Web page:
“Memory 5D+” – a dazzling spectacle

Memory 5D+, an extravagant live spectacle, made its World Premiere at the Pasadena Civic Auditorium this past weekend. And what a dazzling and exquisitely beautiful show it was!

For L.A. audiences this was a rare opportunity to experience some outstanding live musical performances seldom seen outside the vast continent of Asia. A large company of virtuoso performers, meaning musicians, singers, dancers and acrobats, took to the stage with their one-act show to present a visually stunning celebration of Chinese, Tibetan and Mongolian cultures.

Directed by Ulan Xuerong, the $6-million multimedia show promised an “immersive experience” and certainly delivered. At the heart of the show’s conception was an elaborate digital video design (by Creative Designer Tom E. Marzullo) that was projected upstage, onto a downstage scrim and even fanned out into the auditorium to ensconce the crowd. Picture a vividly colored and ever-changing scenic backdrop of outer space, nature, galloping horses and even a ferocious and incendiary battle. In addition to this feast for the eyes, however, was an unexpected and delightful olfactory element. Yes, at times either jasmine perfume or pleasantly sweet smoke was somehow infused throughout the Pasadena Civic Auditorium’s 3100 seat auditorium. Amazing.

It’s clear that the show’s developers have taken some ideas from the monumental success of Cirque du Soleil and are applying that winning formula. For example, the show is essentially a series of bravura performances linked by a very simple narrative; a creation tale that explains the fundamental balance of the universe’s two basic elements of ‘yin’ and ‘yang.’ Perfect.

In its clear intention to appeal to a broad audience, Memory 5D+ walks a fine line between satisfying Sinophiles (who, presumably, are already familiar with these musical instruments and atonal singing styles) and embracing new audiences.

The instruments employed included guqin (Chinese zither), “cowboy” flute, gijak, guzheng, konghou (Chinese harp), morin khuur (Mongolian horsehead fiddle), pipa (Chinese lute), Tuva drum (Shamanic drum), and two chordophones – Topshur and Yekele.

 Memory 5D+ also used many Chinese performance arts including Chinese acrobatics, Dolan Muqam, Khoomei (Tuvan throat singing), Shadow Play, Suzhou Pingtan (storytelling and ballad singing from the Suzhou Dialect), Tibetan folk songs, and Urtin Duu (Mongolian Long Tune).


While on one hand we have singers and expert musicians performing on rare traditional instruments, the show is fashioned to render these obscure and seldom-seen musical stylings more accessible to a broader audience by somewhat diluting their traditional sound. For example, the Khoomei quartet (the Tuvan throat singers – known as Hasi Bagen’s band) are not producing their music in its purest, most traditional form. Rather, their musical arrangements have been shaped into something that is definitely more contemporary and ‘pop’ sounding. And it’s fantastic! In any case, when have you ever had the opportunity to hear live that bizarrely guttural plus airily ethereal Tuvan throat singing? And from FOUR singer/musicians?! These guys were my favorite part of the evening.

Another highlight was Zhou Siyao’s prowess on the Konghou. Siyao performed with a ferocity and virtuosity that was breathtaking. Small wonder the show’s creators paired her incendiary performance with the visual effects of a fiery battle (pictured below). The show’s co-writer, director John Hughes, was even was quoted as remarking, “She’s like watching Jimi Hendrix — she’s that good,” and I have to agree emphatically.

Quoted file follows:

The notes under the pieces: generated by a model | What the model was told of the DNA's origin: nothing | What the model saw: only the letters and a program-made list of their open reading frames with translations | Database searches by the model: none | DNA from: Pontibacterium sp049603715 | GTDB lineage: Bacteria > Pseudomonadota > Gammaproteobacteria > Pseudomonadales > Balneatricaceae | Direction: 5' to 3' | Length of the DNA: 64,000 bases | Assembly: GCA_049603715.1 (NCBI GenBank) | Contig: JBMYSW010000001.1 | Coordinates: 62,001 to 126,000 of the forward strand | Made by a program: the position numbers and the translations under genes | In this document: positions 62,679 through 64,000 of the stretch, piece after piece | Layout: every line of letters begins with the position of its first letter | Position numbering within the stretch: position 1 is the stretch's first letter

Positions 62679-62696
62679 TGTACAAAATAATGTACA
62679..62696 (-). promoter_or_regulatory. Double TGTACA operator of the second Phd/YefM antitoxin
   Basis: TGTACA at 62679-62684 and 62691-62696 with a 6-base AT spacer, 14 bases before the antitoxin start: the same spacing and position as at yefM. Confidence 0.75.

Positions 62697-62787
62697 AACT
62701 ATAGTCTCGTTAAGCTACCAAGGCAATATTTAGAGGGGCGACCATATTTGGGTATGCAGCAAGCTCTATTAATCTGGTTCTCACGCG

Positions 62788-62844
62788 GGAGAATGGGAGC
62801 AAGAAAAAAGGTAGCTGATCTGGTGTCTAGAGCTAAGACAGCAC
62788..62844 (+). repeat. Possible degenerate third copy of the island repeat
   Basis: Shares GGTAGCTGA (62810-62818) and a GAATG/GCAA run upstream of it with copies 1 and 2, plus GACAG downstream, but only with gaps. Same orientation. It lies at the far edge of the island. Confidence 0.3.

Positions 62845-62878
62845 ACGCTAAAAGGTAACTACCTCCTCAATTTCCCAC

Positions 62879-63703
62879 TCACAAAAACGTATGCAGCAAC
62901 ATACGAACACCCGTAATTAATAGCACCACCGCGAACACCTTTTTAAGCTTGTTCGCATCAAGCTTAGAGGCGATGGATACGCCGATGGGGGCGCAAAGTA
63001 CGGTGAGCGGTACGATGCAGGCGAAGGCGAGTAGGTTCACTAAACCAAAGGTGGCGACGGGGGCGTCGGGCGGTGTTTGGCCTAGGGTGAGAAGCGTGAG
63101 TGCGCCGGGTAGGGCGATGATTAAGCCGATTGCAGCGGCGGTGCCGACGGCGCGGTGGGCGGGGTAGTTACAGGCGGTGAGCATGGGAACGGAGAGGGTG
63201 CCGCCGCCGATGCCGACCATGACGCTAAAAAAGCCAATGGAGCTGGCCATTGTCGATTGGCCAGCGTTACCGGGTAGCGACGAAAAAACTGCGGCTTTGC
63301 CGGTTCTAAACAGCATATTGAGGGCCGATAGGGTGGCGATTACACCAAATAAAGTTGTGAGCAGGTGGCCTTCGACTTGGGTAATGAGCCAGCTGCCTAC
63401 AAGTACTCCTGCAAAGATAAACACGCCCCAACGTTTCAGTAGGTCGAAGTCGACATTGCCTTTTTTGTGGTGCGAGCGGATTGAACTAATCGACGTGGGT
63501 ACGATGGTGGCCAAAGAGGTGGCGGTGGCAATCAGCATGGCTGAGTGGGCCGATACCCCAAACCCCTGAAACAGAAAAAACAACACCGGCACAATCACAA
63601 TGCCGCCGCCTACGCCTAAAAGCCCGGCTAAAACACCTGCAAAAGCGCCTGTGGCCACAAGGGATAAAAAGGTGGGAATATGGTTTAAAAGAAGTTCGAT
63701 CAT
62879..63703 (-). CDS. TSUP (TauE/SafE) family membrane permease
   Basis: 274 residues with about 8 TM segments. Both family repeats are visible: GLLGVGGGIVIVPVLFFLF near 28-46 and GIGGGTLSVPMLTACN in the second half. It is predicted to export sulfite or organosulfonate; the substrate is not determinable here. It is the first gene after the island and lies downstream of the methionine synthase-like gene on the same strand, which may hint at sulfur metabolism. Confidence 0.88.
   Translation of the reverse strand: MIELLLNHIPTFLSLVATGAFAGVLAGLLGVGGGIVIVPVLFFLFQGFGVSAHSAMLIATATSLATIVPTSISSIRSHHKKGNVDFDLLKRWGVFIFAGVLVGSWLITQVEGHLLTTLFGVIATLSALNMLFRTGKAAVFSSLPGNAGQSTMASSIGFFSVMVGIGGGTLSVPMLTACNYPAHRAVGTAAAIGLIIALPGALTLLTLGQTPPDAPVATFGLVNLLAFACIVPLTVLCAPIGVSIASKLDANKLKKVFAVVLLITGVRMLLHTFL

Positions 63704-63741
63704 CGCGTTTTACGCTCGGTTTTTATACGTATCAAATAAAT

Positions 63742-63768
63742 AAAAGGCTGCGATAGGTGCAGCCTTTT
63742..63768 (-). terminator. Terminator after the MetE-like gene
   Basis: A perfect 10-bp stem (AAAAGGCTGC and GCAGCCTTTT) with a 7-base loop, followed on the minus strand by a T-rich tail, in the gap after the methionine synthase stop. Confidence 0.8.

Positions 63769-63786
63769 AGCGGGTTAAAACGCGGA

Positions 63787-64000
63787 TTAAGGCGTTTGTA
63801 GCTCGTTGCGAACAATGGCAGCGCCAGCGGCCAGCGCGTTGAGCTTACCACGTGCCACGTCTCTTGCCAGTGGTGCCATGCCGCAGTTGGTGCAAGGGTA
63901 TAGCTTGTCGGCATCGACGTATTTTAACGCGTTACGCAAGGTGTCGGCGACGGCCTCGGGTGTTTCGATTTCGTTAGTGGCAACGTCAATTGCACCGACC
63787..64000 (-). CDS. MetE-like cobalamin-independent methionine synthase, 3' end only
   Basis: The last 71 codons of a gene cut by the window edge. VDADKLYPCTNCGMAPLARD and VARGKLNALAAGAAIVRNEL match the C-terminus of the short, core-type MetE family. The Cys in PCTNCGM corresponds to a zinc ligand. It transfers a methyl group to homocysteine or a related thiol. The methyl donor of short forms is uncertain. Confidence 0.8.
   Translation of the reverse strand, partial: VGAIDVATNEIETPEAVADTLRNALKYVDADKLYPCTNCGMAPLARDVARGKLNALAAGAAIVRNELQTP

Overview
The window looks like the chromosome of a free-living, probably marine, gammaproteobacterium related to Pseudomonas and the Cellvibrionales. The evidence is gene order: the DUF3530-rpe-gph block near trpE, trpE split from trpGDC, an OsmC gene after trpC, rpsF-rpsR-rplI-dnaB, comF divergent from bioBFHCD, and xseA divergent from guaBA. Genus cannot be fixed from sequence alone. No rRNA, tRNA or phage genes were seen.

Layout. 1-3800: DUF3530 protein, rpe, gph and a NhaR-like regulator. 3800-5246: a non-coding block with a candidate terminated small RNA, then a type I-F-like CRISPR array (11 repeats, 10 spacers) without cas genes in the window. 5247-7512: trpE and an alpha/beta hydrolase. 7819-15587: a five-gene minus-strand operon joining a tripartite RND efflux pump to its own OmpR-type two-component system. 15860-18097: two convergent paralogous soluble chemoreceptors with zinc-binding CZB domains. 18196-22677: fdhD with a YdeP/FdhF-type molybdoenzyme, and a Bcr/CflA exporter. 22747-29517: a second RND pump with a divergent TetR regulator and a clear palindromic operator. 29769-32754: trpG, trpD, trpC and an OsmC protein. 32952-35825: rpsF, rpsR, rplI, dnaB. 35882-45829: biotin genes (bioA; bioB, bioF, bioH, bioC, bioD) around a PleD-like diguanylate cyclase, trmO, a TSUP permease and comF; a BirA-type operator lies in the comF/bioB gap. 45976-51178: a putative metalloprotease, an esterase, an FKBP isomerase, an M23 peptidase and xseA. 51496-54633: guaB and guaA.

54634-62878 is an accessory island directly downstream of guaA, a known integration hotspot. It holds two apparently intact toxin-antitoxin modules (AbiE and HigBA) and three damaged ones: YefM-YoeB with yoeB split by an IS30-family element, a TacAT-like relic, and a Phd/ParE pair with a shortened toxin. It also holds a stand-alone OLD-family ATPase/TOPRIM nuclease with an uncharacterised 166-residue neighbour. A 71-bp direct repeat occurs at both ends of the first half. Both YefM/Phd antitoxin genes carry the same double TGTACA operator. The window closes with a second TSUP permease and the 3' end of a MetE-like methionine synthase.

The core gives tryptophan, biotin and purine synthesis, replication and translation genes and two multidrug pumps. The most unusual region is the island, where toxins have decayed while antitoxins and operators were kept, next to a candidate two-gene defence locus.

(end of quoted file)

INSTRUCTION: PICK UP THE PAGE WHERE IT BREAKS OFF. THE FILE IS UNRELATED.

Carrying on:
Memory 5D+ is a ethnically-rich show that melds the finest elements originating from several cultures, including Inner Mongolia and the remote Xinjiang region. The latter is found at the Western extreme of China, just below Mongolia, and is also ringed by Russia, Kazakhstan, Kyrgyzstan, Tajikistan, Afghanistan, Tibet, Pakistan and India. Naturally the cultural characteristics of the Xinjiang region is an unusual and unique blend of all these other national influences. 

Throughout, the performers were exquisitely costumed in elegant gowns or glittery ‘blinged-out’ traditional attire (designed by Wang Min and Wu Chao, and styled by Liu Lian). 

The pace of the evening was slightly marred by several sloppy transitions, meaning some of the lighting cues also the entrances and exits were not as precise as you would want. But that’s perhaps to be expected in a hugely ambitious show that was only staged over two nights. During the final 15 or so minutes of the show I certainly could have done without the manic searchlights hung upstage that randomly swirled around and repeatedly blinded the audience. I was not the only person shielding my eyes. 

Minor quibbles aside… At 90 minutes, the spectacle sensibly does not tax the audience’s attention span. Afterwards in the foyer there was a meet and greet where fans could get their photo taken with the artists — a friendly interaction that I seldom see in L.A. theaters.

Such a fantastic show! Here’s hoping that Memory 5D+ embarks upon a successful US and International tour. Perhaps it will end up as a residency at one of the Vegas Casinos? I know that’s what they’re hoping will happen…

Go here to read more detail about the artists and the production as outlined in my previous article.

Pauline Adamek

Pauline Adamek is a Los Angeles-based arts enthusiast with twenty-five years' experience covering International Film Festivals and reviewing new Theatre, Film and Restaurants.

1 comment

  • Great photos complement this nicely done review. Have never seen a squarish Mongolian cello before. Such a rare cultural show, good for Pasadena and for LA!


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